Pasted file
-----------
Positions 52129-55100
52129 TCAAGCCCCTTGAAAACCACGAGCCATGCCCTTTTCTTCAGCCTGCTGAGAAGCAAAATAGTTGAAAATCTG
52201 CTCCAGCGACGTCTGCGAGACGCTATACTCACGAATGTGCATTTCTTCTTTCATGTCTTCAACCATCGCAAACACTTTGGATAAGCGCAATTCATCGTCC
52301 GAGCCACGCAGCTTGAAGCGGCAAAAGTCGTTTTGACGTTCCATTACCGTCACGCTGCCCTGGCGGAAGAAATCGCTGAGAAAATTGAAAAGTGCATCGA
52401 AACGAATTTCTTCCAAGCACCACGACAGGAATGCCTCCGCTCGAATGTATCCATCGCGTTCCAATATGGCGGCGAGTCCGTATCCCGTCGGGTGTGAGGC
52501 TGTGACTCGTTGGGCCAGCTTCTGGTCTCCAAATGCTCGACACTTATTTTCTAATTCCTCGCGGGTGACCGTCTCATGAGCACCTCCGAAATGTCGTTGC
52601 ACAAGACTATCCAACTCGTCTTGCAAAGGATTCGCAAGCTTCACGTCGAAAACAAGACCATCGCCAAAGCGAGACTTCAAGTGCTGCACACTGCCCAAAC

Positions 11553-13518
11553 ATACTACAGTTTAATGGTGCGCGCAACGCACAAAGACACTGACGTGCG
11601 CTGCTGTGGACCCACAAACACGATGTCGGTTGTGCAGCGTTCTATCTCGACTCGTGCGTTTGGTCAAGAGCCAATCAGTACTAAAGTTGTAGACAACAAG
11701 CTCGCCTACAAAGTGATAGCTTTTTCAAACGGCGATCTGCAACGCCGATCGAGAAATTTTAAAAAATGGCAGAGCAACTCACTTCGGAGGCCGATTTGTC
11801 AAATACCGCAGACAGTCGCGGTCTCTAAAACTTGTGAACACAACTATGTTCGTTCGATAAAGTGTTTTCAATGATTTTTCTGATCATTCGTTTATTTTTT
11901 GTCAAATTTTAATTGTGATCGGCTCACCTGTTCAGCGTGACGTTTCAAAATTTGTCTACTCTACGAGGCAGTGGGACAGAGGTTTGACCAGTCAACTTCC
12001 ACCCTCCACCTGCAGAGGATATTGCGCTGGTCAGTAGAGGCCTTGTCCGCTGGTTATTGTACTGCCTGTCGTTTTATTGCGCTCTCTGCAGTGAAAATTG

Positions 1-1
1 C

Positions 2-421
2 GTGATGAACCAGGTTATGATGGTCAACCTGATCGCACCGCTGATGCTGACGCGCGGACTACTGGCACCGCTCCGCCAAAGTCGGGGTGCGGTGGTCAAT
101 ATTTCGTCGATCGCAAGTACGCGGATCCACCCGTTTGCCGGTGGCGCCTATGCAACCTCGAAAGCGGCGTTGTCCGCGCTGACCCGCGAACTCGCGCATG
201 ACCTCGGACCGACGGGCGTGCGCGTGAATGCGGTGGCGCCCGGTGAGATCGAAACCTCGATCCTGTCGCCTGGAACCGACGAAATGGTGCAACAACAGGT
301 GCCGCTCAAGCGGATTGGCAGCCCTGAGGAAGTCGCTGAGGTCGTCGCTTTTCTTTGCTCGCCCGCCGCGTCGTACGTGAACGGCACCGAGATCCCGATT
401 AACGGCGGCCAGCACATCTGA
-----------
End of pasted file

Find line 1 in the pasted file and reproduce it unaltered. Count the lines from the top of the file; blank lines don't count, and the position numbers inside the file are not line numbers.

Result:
Positions 52129-55100